In Deaf History Unveiled: Interpretations from the New ScholarshipJ. Van Cleve, Ed.

Washington, D.C.: Gallaudet University Press, l993Chapter 10, pp. 146-72.









Description: C:\Users\Paul\Desktop\WEB dossier.html\published works we have authored_files\image012.jpg 

Yann Queffélec:

A Dialogue with Dreams, Obsessions and Reality

by Paul Raymond Côté

In The Contemporary Novel in FranceWilliam Thompson, Ed.

Florida State University Press, 1995Chapter 18, pp. 331-51.









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“Echoes of Antiquity in Maria Chapdelaine. Québec Studies, vol. 29 (Spring-Summer, 2000), pp. 54-63.


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“The Teaching of French. A Syllabus of Competence: The Report of the Commission on Professional Standards. National Bulletin, American Association of Teachers of French, vol. 15 (October 1989).  Co-authored.


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•      Grand Hôtel du Pacifique by François-Olivier RousseauFrench Review, vol. 79, no 4 (March 2006), pp. 878-79.


•      Quatre soldats by Hubert Mingaralli French Review, vol. 78, no 6 (May 2005), pp. 1283-84.


•      Reading Nelligan by Émile J. TalbotAmerican Review of Canadian Studies, vol. 35 (March 2005), p. 183.


•      Voyage au Portugal avec un Allemand by Louis GauthierFrench Review, vol. 78, no 2 (February 2005), pp. 612-13.


•      Dans la Foudre et la lumière by Marie-Claire BlaisFrench Review, vol. 77, no 3 (February 2004), pp. 614-15.


•      Réjean Ducharme: une poétique du débris by Élisabeth Nardout-LafargeQuébec Studies, vol. 35 (2003), pp. 164-66.


•      Le Passeur by François-Olivier RousseauFrench Review, vol. 76, no 3 (February 2003), pp. 652-53.


•      Auréline by Jean-Pierre MilovanoffFrench Review, vol. 75, no 2 (December 2001), pp. 396-97.


•      Ingrid Caven by Jean-Jacques SchuhlFrench Review, vol. 75, no 1 (October 2001), pp. 197-98.


•      The Daughter of Christopher Columbus by Réjean DucharmeWill Browning, transQuébec Studies, vol. 31 (2001), pp. 139-40.


•      L'Auberge des pauvres by Tahar Ben Jelloun.  French Review, vol. 74, no 1 (October 2000), pp. 164-66.


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•      Quatre saisons à Venise by Alain GerberFrench Review, vol. 71, no 2 (December 1997), pp. 315-16.


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•      Disparue dans la nuit by Yann QueffélecFrench Review, vol. 69, no 3 (February 1996), pp. 527-28.


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•      La Littérarité, Louise Milot and Fernand Roy, EdsQuébec Studies, vol. 15 (1993), pp. 155-56.


•      Les Yeux baissés by Tahar Ben JellounFrench Review, vol. 65, no 5 (April 1992), pp. 848-50.


•      Dictionnaire des esclaves et de leurs propriétaires au Canada français by Marcel TrudelAmerican Review of Canadian Studies, vol. 21, no 4 (Winter 1991), pp. 519-22.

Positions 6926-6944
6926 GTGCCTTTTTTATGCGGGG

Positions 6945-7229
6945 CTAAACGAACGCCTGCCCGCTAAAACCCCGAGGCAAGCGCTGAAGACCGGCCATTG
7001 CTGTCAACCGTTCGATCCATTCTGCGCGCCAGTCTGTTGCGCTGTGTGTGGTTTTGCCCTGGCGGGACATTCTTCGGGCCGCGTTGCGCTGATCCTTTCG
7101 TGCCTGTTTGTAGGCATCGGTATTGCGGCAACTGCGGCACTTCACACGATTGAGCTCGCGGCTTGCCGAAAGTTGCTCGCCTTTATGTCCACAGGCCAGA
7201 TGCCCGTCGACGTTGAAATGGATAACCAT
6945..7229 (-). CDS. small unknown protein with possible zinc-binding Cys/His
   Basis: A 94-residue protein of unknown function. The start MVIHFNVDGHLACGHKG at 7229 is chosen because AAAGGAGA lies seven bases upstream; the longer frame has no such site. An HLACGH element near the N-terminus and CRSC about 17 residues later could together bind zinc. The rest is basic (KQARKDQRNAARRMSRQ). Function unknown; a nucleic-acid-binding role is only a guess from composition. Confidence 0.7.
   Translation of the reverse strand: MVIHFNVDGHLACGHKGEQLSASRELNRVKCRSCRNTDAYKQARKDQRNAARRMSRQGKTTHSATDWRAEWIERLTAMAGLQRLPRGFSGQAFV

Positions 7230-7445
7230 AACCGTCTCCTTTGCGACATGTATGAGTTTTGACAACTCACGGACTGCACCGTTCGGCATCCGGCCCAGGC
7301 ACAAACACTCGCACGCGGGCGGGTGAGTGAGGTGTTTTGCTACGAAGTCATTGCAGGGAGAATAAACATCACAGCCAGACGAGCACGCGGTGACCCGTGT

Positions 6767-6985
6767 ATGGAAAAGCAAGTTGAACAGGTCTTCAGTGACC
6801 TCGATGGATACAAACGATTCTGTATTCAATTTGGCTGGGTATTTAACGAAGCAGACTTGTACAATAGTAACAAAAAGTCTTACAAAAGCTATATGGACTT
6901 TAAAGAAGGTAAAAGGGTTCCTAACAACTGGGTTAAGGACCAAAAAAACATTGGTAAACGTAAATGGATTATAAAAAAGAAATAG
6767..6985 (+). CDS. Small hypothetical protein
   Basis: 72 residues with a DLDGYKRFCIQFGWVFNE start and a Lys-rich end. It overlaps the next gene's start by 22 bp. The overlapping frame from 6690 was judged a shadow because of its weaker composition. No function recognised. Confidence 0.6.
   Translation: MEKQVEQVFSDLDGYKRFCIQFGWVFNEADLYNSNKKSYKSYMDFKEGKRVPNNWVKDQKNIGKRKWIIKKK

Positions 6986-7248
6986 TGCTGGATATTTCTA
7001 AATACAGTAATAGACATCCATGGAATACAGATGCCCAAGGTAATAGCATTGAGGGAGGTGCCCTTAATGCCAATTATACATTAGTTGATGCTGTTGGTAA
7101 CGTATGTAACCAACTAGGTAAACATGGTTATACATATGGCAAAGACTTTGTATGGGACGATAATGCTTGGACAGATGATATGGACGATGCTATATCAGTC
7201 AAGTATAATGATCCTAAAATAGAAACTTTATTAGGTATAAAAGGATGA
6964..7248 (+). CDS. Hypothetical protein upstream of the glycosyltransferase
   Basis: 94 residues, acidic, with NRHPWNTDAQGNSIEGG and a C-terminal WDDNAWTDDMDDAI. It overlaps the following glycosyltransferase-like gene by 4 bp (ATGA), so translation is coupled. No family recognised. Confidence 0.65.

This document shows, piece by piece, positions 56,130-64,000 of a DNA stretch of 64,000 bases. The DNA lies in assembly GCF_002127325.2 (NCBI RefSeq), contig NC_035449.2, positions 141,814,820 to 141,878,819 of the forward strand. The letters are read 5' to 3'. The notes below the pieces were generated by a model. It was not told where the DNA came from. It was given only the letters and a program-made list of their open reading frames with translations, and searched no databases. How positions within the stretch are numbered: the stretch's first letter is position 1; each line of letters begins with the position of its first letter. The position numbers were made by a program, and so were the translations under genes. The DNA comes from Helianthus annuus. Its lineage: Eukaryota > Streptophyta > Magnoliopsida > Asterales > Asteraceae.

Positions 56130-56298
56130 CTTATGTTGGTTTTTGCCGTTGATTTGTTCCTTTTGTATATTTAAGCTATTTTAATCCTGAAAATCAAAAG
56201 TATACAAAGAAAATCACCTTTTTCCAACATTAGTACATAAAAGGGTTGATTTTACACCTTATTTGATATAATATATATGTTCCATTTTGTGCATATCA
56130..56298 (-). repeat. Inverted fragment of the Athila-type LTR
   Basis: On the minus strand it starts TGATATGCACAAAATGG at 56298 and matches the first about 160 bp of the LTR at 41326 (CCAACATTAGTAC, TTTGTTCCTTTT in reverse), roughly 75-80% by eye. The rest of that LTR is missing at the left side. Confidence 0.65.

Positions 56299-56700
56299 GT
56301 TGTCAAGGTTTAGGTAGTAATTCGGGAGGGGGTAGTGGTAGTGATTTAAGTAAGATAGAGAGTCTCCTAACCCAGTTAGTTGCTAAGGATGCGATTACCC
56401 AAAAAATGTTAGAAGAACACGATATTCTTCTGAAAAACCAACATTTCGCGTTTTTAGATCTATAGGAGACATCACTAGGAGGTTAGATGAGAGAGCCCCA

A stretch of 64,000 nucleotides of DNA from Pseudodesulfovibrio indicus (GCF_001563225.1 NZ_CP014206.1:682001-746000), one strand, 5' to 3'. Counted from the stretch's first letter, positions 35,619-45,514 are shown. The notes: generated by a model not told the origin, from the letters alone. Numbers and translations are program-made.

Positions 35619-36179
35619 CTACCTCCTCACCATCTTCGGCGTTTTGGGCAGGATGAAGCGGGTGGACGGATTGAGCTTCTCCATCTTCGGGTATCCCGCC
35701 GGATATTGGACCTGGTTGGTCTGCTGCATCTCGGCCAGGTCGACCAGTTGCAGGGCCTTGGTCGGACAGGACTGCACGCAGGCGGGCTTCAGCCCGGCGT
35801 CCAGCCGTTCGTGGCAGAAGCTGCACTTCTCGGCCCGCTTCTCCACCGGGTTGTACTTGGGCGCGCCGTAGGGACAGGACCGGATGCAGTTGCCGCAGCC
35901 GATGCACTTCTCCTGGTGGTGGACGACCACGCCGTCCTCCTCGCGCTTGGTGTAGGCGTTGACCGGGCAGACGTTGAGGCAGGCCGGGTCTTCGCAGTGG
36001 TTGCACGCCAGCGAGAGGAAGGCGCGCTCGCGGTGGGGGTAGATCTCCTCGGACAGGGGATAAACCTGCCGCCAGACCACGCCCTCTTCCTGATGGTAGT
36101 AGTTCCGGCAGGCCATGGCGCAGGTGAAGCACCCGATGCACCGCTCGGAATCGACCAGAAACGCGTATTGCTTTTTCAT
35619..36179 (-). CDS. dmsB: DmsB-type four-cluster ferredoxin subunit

•      Le Maître des chimères by Yann QueffélecFrench Review, vol. 65, no 1 (October 1991), pp. 173-74.


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•      Le Voleur de parcours: identité et cosmopolitisme dans la littérature québécoise contemporaine by Simon HarelQuébec Studies, vol. 11 (1991), pp. 138-39.


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•      Nous nous connaissons déjà by Anne-Marie GaratFrench Review, vol. 78, no 4, pp. 823-4.


•      Figures de l’autre dans le roman québécois by Janet M. PattersonQuébec Studies, vol. 38, pp. 104-05.


•      Je ne parle pas la langue de mon père by Leïla SebbarFrench Review, vol. 78, no 4, pp. 823-24.


•      Une Minute d’absence by François BottFrench Review, vol 76, no 4, pp. 849-50.


•      La Phalène des collines by Koulsy LamkoFrench Review, vol. 77, no 6, pp. 1289-90.


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•      Anne Hébert, parcours d’une oeuvreQuébec Studies, vol. 25, pp. 109-10.


•      Aurélien, Clara, Mademoiselle et le Lieutenant anglais by Anne Hébert  French Review, vol. 69, no 5, pp. 851-2.


•      “Dream Roads,” a review of two collections of poetry: D’où surgi by Marcel Bélanger and Songe que je bouge  by Gilles CyrCanadian Literature, no. 151, pp. 180-81.


•      Critique et littérature québécoise, Annette Hayward & Agnes Whitfield, edsQuébec Studies, vol. 16, pp. 135-37.


•      En Cours de route by Ruth M. MésavageFrench Review, vol. 66, no 5, pp. 839-40.


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•      Traverses by Jacques Allard  Québec Studies, vol. 14, pp.  133-34.


•      Mythes et symboles dans la littérature québécoise by Antoine SiroisCanadian Literature, no 137, pp. 118-20.


•      Français du Canada - Français de FranceCanadian Literature, no 137, pp. 120-21.


•      L’Ange de la Solitude by Marie-Claire BlaisCanadian Literature, no 129, pp. 203-4.


•      Journal by Henriette DessaullesQuébec Studies, vol. 11, pp. 141-42.


•      Le Je(u) illocutoire: Forme et contestation dans le nouveau roman québécois by Agnès WhitfieldQuébec Studies, vol. 9, pp. 152-53.


•      Dear Sarah Bernhardt by Françoise SaganWashington Times, June 27, 1988, Section M: pp. 4 & 8.


•      Hugoliad or the Grotesque and Tragic Life of Victor Hugo by Eugène IonescoWashington Times.  Aug. 3, 1987, Section E, pp. 7 & 9.


•      La Petite Musique de Verlaine by E. Zimmermann et alNineteenth Century French Studies, vol. 2, pp. 383-84.